Tuesday, April 9, 2013

Three Months Post-Op

I am at the three month mark after my bi-lateral mastectomy. Here is what my journey of getting better has been like so far ...
  • Reality Bites:  The surgeon told me it would take three to six months to heal. She was right. I am still healing. Each week gets better.
  • Drugs: The Gabapentin (Neurontin) worked for me. I convinced my Surgeon at the end of month one that the pain was more than expected and exhausting me. She finally agreed the Motrin was not effective and to prescribe Gabapentin to relieve the nerve damage discomfort while healing progressed. This drug does not help all mastectomy patients - approximately 30%. I have been lucky that it definitely made a difference for me. I took it for about four weeks and have been off for almost two weeks now. I have regressed slightly in my range of motion without the Gabapentin. I am still deciding whether to restart. The skin, chest and underarm sensitivity is so much better now.
  • Breast Free: Living breast free is not a big deal and does not bother me at all. I am learning to dress differently. I felt like a tween when purchasing these little sport type bras to wear under T-shirts in the warmer weather. And, who knew I would be the Scarf Lady?
  • Overwhelmed: Slowing down at work and in my life has been stressful. I still feel so behind on everything. I am not very good at letting things go and uncomfortable saying no and hate to miss stuff ...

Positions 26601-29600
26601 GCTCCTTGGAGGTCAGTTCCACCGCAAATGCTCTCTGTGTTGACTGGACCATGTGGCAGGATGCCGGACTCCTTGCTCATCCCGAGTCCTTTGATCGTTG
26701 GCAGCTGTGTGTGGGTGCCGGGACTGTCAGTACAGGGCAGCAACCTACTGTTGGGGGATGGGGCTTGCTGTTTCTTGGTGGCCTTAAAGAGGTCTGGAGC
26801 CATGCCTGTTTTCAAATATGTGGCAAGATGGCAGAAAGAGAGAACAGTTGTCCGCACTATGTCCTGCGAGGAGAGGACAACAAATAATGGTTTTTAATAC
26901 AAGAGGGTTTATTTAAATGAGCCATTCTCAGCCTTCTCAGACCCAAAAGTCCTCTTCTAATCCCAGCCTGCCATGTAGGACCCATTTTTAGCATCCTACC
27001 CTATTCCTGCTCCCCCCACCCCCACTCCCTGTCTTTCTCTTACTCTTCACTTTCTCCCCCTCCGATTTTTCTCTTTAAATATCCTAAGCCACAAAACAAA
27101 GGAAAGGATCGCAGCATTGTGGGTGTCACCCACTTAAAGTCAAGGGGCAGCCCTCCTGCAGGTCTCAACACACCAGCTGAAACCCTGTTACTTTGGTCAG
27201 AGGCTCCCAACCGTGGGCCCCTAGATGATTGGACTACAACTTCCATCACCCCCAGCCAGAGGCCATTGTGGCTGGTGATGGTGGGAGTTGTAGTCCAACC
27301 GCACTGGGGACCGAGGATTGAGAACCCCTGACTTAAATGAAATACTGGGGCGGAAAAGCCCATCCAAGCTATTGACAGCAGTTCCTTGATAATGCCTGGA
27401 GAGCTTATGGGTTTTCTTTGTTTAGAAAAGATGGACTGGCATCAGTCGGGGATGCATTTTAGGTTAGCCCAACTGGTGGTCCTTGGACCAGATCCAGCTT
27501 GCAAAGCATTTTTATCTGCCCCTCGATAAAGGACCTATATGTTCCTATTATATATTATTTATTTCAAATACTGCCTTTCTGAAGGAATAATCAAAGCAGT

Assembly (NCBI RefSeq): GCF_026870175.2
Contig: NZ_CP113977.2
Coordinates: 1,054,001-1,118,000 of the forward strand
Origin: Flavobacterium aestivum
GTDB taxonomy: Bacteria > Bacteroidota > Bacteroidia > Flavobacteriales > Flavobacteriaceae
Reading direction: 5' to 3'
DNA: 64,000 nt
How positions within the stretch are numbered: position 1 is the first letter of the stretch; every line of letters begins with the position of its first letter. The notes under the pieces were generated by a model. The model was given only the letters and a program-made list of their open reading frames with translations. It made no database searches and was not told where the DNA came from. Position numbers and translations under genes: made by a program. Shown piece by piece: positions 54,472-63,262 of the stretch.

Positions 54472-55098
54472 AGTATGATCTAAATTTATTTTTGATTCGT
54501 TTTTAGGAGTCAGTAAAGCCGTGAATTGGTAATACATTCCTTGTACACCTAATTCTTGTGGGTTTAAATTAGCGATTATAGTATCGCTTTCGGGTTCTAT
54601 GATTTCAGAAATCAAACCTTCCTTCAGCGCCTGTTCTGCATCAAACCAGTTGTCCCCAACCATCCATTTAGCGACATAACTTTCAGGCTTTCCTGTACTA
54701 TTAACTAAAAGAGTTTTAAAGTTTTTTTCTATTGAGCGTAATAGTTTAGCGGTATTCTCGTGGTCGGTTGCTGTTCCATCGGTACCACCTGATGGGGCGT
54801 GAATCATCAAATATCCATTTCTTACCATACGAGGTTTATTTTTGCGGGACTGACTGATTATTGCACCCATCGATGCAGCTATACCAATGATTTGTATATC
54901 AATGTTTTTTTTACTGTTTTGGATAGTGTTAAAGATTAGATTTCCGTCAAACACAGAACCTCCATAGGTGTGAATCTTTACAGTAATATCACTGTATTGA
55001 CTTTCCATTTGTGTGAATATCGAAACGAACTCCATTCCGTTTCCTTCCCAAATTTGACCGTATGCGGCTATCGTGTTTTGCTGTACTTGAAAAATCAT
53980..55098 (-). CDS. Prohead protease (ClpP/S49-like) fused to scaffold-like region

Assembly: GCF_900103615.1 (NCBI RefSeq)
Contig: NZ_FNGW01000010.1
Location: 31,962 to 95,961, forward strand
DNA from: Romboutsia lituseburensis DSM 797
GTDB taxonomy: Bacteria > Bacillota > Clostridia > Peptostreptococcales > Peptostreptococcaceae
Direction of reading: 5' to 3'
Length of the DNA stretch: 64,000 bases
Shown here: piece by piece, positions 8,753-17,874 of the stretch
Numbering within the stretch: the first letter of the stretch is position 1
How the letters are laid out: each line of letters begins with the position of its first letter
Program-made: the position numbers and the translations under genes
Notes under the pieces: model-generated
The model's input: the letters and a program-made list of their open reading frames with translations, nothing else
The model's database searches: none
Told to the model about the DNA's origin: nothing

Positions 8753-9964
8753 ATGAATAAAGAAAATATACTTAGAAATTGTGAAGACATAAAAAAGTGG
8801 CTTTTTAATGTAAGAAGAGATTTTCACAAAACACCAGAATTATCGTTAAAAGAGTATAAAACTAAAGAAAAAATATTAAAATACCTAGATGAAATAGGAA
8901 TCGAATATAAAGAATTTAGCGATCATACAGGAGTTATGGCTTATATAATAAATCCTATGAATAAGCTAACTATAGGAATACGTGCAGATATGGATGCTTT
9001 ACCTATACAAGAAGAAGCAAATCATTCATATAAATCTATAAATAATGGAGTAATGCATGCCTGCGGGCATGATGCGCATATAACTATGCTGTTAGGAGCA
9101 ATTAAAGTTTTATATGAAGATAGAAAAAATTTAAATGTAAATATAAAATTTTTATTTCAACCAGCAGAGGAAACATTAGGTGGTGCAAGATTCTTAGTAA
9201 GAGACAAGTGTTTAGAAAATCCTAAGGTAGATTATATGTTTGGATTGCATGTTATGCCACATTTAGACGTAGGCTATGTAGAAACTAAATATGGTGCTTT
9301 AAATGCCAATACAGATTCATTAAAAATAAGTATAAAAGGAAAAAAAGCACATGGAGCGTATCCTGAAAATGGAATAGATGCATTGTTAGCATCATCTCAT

• Community: I have a more mature understanding and appreciation for community. So many generous souls. I am still benefiting from many kindnesses.
  • Changed: I have made some changes at work. Cancer does create a space to think about priorities. I hope to make some other changes this year but recognize I can only do things step at a time.
  • Marriage: I am thankful for my Commuter Husband ... he has been loving, compassionate, sensitive and caring. I suspect he has been strong when perhaps he wanted to cry. While an odd path to marriage improvement, that is exactly what has happened.
  • The Right Decision: I made the right breast cancer treatment decision for me and my diagnosis: bi-lateral mastectomy with no reconstruction. Living my life unimpeded by medical procedures, invasive treatments, hormone drugs, side effects and cancer risks was always the end game.

I go back to the surgeon next week - on my 48th birthday.

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